I'm not sure if this post was directed at me or was more general and whether you're saying my edits were POV. I certainly would not call myself a "determined PRC editor" as I'm anything but; I'm actually disgusted, albeit not surprised, at the way Shaikh's case was handled. Previously this section just parroted the government line as faithfully expounded by Xinhua and China Daily, right down to the sentence order and word choice. While I believe that the outcome of this case had nothing to do with whether or not Shaikh suffered from mental illness and everything to do with PRC leaders wanting to improve their image to domestic audiences in China, I tried to present the official Chinese version neutrally. I'm happy to hear more suggestions for improvement, hopefully we can resolve the NPOV approach for this section. Spinner145 (talk) 23:28, 2 January 2010 (UTC)
This was directed at the entire section, not any single editor as I have not been watching this page. I tried to present both viewpoints neutrally and combine them together. ~AH1(TCU) 03:59, 3 January 2010 (UTC)
I replaced the weasel words "other legal experts" with the one in the source cited. Weasel words may bring POV, and it did, as if this view received far wider support than it actually did. Blodance (talk) 12:53, 3 January 2010 (UTC)
Fair enough. I have made a couple of other minor tweaks. Are people satisfied that the neutrality tag can be removed? Spinner145 (talk) 07:34, 4 January 2010 (UTC)
The problem is that still doing everything to be dismissive of the testimonies of his mental problems provided to the court, and promoting the utterly astonishing requirement (to Western sensibilities) of requiring *proof* of mental illness *before* the trial rather than *obtaining* an assessment (which seems the only possible natural justice to Western sensibilities). I'm sorry, but that section still seems to be on a different planet -- it really does look that astonishing.--Farry (talk) 19:24, 4 January 2010 (UTC)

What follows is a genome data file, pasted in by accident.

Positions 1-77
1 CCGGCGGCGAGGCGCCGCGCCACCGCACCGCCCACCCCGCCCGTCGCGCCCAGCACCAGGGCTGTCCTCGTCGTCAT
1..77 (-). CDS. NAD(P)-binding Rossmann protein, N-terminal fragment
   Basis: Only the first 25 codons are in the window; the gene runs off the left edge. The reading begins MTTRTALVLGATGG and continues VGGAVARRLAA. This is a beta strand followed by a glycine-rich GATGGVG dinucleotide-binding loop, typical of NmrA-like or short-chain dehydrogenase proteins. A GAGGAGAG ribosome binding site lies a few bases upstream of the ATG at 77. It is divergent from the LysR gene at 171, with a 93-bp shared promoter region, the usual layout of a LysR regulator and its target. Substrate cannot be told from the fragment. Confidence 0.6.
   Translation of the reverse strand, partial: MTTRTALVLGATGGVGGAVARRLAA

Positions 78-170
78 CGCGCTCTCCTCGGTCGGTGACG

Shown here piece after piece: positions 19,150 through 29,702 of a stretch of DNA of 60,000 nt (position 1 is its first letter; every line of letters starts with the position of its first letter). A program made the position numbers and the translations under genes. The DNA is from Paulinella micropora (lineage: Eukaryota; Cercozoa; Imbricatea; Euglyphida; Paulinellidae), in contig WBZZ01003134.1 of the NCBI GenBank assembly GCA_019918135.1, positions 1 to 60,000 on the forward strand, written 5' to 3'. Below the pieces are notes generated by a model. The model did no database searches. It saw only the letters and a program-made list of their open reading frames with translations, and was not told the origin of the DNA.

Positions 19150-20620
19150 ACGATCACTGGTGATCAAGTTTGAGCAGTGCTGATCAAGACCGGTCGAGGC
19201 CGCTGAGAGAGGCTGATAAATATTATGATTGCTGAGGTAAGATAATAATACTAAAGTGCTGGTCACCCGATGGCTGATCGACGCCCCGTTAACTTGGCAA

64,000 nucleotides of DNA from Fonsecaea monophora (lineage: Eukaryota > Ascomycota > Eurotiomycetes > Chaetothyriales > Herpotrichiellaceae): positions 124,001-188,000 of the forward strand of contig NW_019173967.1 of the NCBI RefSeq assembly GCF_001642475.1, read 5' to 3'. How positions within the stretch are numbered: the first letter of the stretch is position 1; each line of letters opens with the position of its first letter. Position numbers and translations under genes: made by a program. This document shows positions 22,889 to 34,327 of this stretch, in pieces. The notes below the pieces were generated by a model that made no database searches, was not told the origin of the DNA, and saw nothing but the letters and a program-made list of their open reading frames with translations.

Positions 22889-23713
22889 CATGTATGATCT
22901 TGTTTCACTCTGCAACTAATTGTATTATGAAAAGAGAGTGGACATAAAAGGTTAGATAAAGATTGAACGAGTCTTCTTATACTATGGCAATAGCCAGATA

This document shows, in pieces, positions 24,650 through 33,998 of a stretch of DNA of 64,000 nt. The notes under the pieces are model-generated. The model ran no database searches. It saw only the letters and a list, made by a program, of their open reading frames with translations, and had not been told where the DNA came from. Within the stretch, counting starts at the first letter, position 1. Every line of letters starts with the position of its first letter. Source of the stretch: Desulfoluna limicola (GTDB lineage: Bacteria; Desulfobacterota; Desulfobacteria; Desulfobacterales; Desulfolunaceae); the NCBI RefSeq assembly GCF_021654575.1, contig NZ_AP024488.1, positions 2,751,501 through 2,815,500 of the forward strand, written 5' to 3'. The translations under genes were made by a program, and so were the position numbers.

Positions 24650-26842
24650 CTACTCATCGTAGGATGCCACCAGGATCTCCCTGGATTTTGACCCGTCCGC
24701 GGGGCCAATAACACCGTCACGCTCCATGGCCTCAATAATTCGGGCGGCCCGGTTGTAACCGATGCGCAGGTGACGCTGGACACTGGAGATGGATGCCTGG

No, it's not like that. The Chinese law is like this: if a person claims mental illness then someone needs to provide the court with documents of previous medical history, family history of mental illness, or other acceptable documents in order to obtain a doctor's assessment. Obviously, media reports and anecdotal evidence are not regarded as "acceptable" documents. This is hardly "astonishing". In some states of USA there are similar rules. Every year Chinese courts sentence nearly 2000 people to death (and not to mentioned others with less penalty) and many of those people try to use all kinds of execute to escape the punishment. So it is quite reasonable to put a limit on it. (talk) —Preceding undated comment added 05:30, 6 January 2010 (UTC).

I don't want to get into an edit war with Ohconfucius (whose editing work I greatly respect) so I want to propose here deletion of this paragraph

"According to Chinese criminal laws, only cognitive-impairment can be used as insanity defense and therefore, Shaikh's alleged bipolar disorder, even if proven true by mental evaluation, cannot be used as a defense to reduce his sentence."

I can't get the link to work and my Chinese reading ability is very limited in any case, but if (as Ohconfucius says) it's just a link to somebody's thesis I agree that it's probably not a reliable source. Additionally, none of the major outlets such as Xinhua, China Daily or the Chinese Foreign Ministry have raised this point so there is no evidence that this theory about the application of Chinese criminal law was applied Shaikh's case. Spinner145 (talk) 06:01, 5 January 2010 (UTC)

  • Thanks for the compliment. I'm OK with your proposal, as it's not supported by any sources at present. It can always be reinstated later when a suitable one is found. I'm not familiar with Chinese criminal law, but many things are known to happen within this opaque world that ought not to. The point I was trying to make was that although only a Chinese sources were available for that piece of information does not mean they cannot be verified; I'm happy you found the equivalent English link I posted. As to the other link, I would regard it with some scepticism (from the point of view of it being a reliable source) as it seems to be a site offering help to students with their theses. And while the information may be accurate, and is probably best not used here. Ohconfucius ¡digame! 07:33, 5 January 2010 (UTC)

The reason that the "mental health issue" *section* is tagged as unbalanced is that it mostly just contains the official PRC stance as stated by Xinhua as though that were the summation of the mental health issue -- but the article does contain balancing text regarding the mental health issue outside that section. It's probably possible to remove the "unbalanced" tag by rearranging the sections slightly and changing the section header names, while keeping that text intact, but labeling it as the "official PRC response" or something, rather than the "mental health issue". I'll look at the issue sometime later, and see if we can find a rearrangement that we can agree on.--Farry (talk) 09:46, 5 January 2010 (UTC)